On Saturday, 10 Black people were murdered in a grocery store by now-indicted Peter Gendron, who cited his shooting to the right-wing Great Replacement conspiracy theory.
In addition to the racist attack and a 180-page manifesto, Gendron went so far as to write the N-word on the barrel of his gun to ensure the public understood who he was targeting in this terrorist attack.
The massacre in Buffalo echoed similar sentiments to another white domestic terrorist who shot and killed 23 people and injured 23 more at a Walmart in El Paso, Texas, in 2019.
Racism, white fear, and desperation for political power are at the core of both shooters’ logical reasoning, according to authorities, and stem from the idea of the Great Replacement Theory.
A theory that welcoming immigration policies is part of a plot to undermine or “replace” the political power and culture of white people living in western countries, according to the National Immigration Forum report.
For context, the Great Replacement theory originated in 1973 by French authors who theorized over time that white Europeans “are being reverse colonized by Black and Brown immigrants who were flooding the Continent in what amounts to an extinction-level event.”
In addition to anti-Black, anti-Indigenous, anti-Latinx, and anti-immigration sentiments, according to reports, the theory also said that Jewish elites are responsible for the plot.
Despite denouncing the Buffalo and El Paso attacks, some of Texas’ top Republican officials have continually said Texas is under “invasion,” cited unfactual “illegal elections,” and used fearmongering language identical to the white supremacist shooter’s manifestos.
Two days after the Buffalo massacre, Sen. Ted Cruz tweeted: “Over 234,000 illegal immigrants flooded across the border last month. Joe Biden has failed to secure the border, and he is utterly defying his constitutional obligation [to] enforce the law. #BidenBorderCrisis.”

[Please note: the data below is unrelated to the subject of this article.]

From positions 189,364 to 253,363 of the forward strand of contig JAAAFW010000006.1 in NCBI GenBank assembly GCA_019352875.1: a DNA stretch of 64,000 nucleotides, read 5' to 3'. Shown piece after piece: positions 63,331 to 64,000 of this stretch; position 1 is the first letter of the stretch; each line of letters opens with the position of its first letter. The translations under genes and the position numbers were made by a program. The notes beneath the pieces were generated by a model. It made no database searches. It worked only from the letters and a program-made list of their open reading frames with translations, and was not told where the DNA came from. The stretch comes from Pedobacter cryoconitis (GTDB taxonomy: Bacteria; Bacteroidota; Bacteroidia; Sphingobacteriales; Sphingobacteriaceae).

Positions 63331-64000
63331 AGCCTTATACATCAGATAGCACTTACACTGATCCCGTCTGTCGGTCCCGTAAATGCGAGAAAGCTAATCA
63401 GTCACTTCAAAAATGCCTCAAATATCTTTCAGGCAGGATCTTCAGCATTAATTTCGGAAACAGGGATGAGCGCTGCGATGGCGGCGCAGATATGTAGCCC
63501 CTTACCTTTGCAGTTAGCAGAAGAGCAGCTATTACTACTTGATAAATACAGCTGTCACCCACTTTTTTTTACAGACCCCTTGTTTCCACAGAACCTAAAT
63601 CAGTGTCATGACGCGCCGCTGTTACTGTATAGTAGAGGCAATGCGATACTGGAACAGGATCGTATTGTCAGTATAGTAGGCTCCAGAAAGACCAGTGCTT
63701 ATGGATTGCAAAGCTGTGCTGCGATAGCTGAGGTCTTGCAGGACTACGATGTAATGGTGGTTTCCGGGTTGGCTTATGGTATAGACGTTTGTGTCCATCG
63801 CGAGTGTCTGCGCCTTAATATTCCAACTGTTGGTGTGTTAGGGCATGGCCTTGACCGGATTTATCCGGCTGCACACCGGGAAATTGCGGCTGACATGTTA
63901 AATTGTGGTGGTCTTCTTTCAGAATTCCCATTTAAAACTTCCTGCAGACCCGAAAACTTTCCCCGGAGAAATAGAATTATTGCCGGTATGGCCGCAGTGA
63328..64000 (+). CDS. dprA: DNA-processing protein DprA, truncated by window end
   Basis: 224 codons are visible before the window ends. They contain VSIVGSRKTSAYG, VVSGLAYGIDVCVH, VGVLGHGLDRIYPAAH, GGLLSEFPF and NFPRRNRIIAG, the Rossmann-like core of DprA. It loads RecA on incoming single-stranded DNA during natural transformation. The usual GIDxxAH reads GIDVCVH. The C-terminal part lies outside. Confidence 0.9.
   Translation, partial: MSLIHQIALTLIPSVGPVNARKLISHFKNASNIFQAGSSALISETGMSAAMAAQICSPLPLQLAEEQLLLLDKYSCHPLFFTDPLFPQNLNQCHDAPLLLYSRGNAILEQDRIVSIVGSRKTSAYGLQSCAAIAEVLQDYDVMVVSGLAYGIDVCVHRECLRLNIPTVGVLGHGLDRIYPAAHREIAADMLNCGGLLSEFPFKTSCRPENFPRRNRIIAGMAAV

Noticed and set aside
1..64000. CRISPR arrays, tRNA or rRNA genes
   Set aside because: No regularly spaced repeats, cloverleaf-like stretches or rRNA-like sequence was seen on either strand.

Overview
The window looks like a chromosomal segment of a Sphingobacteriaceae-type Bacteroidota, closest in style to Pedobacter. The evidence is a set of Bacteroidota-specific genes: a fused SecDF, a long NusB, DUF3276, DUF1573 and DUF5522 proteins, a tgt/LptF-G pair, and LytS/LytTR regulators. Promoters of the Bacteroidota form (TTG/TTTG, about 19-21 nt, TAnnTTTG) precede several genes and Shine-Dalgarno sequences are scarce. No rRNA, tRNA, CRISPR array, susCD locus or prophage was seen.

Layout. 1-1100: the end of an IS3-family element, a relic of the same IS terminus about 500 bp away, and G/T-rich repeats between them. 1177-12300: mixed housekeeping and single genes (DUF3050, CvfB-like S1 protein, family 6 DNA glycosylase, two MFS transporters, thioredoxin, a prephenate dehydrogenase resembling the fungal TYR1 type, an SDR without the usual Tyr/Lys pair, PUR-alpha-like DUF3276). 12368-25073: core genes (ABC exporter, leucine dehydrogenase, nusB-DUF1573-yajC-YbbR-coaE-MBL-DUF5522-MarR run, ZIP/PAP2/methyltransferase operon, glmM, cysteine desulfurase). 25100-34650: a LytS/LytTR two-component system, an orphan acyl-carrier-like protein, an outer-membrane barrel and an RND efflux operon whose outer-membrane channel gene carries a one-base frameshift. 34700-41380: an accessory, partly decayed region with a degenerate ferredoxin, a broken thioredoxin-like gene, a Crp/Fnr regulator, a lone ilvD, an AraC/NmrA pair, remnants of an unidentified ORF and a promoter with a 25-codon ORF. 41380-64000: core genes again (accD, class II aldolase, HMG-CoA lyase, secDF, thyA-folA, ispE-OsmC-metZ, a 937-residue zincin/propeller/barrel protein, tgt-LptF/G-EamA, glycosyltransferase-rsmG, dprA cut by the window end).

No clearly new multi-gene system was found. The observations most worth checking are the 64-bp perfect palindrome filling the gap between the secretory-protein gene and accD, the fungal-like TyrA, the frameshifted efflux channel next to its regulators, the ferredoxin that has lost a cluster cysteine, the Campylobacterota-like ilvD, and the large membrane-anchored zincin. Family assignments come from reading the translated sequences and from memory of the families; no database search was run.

In September 2021, hundreds of Haitian migrants sought asylum at the Del Rio Border after Haitian President Jovenel Moise was murdered, and tragic earthquakes shook the island’s economic and geographic makeup. Their long journey to America was met with violence from Border Patrol Officers and, eventually, expulsion by the Biden Administration following the Center for Disease Control Title 42 policy.
In an interview with Fox News, Lt. Governor Dan Patrick said Haitian migrants would be used as pawns in a Democratic plan to “take over this country.”
Patrick also added, “in 18 years, if every one of them has 2 to 3 children, millions of new voters … This is trying to take over our country without firing a shot.”
Again in a 2020 interview with Fox News Host and Great Replacement Theorists Tucker Carlson, Patrick said Texas was being “overrun” by an “invasion” and is bringing Third World diseases. And went so far as to say immigration makes America “dirtier and poorer.”
On Thursday, Congressman Troy Nehls tweeted “STOP THE INVASION” accompanied by a letter with 30 additional GOP leaders demanding President Biden “secure the Southern border.”
Policy-wise, on Wednesday, Rep. Chip Roy failed to vote in favor of legislation that would add domestic terrorism offices throughout the U.S. government.
“This is nothing more than empowering the federal government to police thought and speech in the United States of America, and we should oppose it roundly,” Roy said on the House Floor.